nothing in either the Sawyer judgment indicating that Rule 46A would have been found not to
have been complied with in the absence of such an affidavit.
5 In Nedbank Limited v Pettitt and Another (24418/2019) [2021] ZAGPJHC 74 (4 June 2021),
summary judgment was refused in circumstances where the plaintiff neither included relevant
allegations in the particulars of claim nor filed an additional affidavit.
6 This is not to say that it would always be inappropriate to deliver a separate Rule 46A
application: In Changing Tides 17 (Pty) Limited NO v Rademeyer and others [2019] ZAGPPHC
165 (13 May 2019), the court granted summary judgment in circumstances where the plaintiff
had delivered a separate Rule 46A application, which was considered simultaneously with the
summary judgment application.


the Bank intended to execute against was the primary residence of the
Applicant (Rule 46A(2)(a)(i)) and it was alleged that there were no
alternative means to satisfy the judgment debt, other than execution
against the property (Rule 46A(2)(a)(ii)).

(d) There is no evidence to suggest that when Mtati AJ made the Rule 46A
orders, he did not consider that the Rule 46A orders were warranted, or
that he failed to consider the information placed before him in relation
to the special executability of the property set out in the particulars of
claim and verified on oath in the summary judgment affidavit (Rule
(e) It is conceded that the court granted the Rule 36A orders and given that
they are not impugned, there is no basis to contend that Rule 46A(2)(c)
was not complied with.
(f) The notice of application for summary judgment contained prayers for
the Rule 46A orders, and as such constituted “a notice of application to
declare residential immovable property executable” as contemplated in
Rule 46(3) and was substantially in accordance with Form 2A of
Schedule 1 (Rule 46(3)(a)).

(g) The application for summary judgment was on notice to the applicant,
and was supported by the affidavit in support of summary judgment
which set out the reasons for the application and the grounds on which
it was based by reference to the contents of the Particulars of Claim
(Rule 46(3)(b) and (c)).

(h) Although the application was not served by the sheriff on the applicant
personally, I consider that the service on the applicant’s attorney of
record in circumstances where he expressly alleges that he was legally
represented in relation to the matter at the time constituted acceptable
alternative service as contemplated in the proviso to Rule 46A(3)(d).
(i) While the notice of application for summary judgment did not state the


specific date on which the application was to be heard; expressly inform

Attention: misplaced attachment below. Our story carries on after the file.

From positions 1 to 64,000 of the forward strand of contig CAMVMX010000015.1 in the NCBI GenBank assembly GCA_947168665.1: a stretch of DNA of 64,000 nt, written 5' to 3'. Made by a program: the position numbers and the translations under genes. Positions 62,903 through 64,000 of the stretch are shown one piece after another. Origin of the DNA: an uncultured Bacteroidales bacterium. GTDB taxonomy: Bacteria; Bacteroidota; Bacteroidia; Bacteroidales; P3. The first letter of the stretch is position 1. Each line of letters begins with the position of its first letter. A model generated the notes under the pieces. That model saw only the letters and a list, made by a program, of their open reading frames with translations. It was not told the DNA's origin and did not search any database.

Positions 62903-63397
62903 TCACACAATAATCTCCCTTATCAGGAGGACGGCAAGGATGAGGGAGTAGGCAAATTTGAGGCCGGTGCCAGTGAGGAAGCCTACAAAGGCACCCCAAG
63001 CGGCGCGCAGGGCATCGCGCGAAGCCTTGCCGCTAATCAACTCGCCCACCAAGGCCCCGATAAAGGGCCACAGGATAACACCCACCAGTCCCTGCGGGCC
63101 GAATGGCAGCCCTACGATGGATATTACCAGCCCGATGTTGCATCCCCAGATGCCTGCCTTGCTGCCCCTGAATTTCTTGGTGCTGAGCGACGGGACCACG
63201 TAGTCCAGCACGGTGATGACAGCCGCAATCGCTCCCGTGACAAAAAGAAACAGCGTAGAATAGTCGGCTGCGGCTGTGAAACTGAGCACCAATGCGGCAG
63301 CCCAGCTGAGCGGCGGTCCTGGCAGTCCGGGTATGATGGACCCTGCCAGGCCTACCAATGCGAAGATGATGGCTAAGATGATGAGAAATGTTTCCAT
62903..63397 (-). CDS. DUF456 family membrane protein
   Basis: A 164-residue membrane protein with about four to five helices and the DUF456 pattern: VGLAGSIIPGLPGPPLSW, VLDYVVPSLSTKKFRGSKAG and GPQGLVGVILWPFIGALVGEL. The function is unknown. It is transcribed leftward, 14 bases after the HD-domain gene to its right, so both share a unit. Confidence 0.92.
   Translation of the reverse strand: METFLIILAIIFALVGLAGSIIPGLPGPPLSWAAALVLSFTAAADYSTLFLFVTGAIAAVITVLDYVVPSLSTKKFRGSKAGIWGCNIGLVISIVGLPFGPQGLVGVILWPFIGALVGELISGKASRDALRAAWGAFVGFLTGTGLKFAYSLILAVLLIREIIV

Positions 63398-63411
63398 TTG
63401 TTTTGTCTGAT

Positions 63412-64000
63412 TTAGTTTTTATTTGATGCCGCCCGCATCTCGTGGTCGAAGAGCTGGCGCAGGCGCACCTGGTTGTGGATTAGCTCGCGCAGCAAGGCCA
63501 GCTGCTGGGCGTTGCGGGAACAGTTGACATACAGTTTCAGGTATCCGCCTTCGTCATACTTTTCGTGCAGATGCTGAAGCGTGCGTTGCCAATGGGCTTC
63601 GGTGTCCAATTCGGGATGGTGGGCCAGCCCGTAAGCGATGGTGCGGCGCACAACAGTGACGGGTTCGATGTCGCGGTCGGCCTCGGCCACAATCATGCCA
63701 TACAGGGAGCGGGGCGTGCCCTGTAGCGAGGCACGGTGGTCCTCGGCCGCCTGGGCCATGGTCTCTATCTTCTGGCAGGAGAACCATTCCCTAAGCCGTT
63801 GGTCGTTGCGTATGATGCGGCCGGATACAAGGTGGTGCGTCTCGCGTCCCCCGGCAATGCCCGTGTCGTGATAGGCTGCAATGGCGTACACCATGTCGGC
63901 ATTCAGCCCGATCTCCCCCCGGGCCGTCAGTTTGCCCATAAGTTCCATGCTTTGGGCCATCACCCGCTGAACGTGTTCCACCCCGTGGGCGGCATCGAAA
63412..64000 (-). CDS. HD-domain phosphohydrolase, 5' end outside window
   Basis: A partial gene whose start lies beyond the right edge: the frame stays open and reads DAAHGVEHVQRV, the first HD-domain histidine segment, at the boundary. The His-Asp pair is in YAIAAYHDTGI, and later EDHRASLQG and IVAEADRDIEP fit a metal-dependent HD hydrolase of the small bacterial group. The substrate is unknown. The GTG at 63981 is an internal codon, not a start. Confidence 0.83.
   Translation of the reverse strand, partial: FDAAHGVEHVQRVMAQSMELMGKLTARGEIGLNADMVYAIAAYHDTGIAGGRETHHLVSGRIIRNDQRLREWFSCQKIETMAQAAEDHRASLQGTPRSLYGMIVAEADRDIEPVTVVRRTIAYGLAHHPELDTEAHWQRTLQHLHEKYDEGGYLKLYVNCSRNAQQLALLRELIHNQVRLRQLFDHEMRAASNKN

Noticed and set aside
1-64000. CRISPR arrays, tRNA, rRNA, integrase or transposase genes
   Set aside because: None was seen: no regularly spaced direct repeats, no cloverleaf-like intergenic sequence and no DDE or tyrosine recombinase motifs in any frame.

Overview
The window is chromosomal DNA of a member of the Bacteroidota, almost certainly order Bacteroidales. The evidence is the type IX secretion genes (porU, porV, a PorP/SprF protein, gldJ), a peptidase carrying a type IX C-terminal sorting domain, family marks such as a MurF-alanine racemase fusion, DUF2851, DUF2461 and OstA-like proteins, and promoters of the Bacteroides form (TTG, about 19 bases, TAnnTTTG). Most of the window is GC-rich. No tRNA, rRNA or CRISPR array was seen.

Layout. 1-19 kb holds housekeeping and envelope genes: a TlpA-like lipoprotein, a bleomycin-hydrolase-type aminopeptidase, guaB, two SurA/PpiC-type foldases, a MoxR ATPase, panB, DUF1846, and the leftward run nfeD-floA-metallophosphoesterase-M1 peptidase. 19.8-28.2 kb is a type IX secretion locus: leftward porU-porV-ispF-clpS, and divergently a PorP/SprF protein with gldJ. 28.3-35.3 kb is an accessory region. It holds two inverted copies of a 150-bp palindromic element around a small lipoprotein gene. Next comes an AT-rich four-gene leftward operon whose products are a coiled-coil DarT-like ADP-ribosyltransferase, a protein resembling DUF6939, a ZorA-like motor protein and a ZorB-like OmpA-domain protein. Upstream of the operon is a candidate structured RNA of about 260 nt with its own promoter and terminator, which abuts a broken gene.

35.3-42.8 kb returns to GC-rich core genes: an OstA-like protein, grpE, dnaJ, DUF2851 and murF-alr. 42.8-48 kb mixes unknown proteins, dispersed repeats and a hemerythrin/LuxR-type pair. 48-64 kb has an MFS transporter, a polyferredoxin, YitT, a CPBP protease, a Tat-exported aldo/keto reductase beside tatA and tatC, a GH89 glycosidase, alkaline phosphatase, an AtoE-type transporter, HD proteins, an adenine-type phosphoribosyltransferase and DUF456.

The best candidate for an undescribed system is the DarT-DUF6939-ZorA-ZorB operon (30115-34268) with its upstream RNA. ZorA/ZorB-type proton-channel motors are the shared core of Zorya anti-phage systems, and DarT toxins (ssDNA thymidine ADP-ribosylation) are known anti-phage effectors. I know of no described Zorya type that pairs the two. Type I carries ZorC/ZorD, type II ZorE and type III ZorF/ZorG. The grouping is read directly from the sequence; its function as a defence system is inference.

the applicant that if he intended to oppose the application or make
submissions to the court, he must do so on affidavit within 10 days of
service of the application and appear in court on the date on which the
application is to be heard (Rules 46(4)(a)(i) and (ii)), these requirements
(as well as the requirement in Rule 46A(4)(b)) were substantially
complied with in view of the provisions of Rule 32(2) and (3)(b) as they
existed at the time, or are of no moment in view of the fact that the
applicant was legally represented in the matter at the time. I note in this
regard that although the court in Lamont considered that these
requirements had not been complied with, that did not result in the
dismissal of the application, but only Keightley J affording the
respondent an opportunity to file an affidavit providing the information
that he was entitled to provide to the court under subrule 46A(6)(a).
(j) The notice of application for summary judgment appointed a physical
address within 15 kilometres of the office of the registrar at which the
Bank would accept service of all documents in the proceedings and
gave the Bank’s attorneys’ postal and electronic mail addresses (Rule
46A(4)(a)(iii) and (iv)).
(k) The application for summary judgment was supported (by reference to
the contents and annexures to the particulars of claim in the affidavit in
support of summary judgment) by documents evidencing the
information required by Rule 46A(5).

(l) There is no evidence to suggest that when Mtati AJ made the Rule 46A
orders, he did not as required by Rule 46A(9) consider whether a
reserve price was to be set.

7 Standard Bank v Lamont (above) at para 9.


Conclusion, costs and order
[18] In the circumstances, the application falls to be dismissed.
[19] The usual principle is that the successful party should be awarded its
costs. I see no reason to depart from that approach in this matter.
[20] The application is dismissed with costs.

RJ Moultrie AJ
Acting Judge of the High Court
Gauteng Division, Johannesburg

DATE HEARD: 5 October 022

For the Applicant: Attorney S Panday, instructed by Kesi Moodley


For the 1st Respondent: Attorney S Jacobs, instructed by Stupel Berman Inc.
For the 4th Respondent: Adv L Mhlanga, instructed by: Precious Muleya Inc.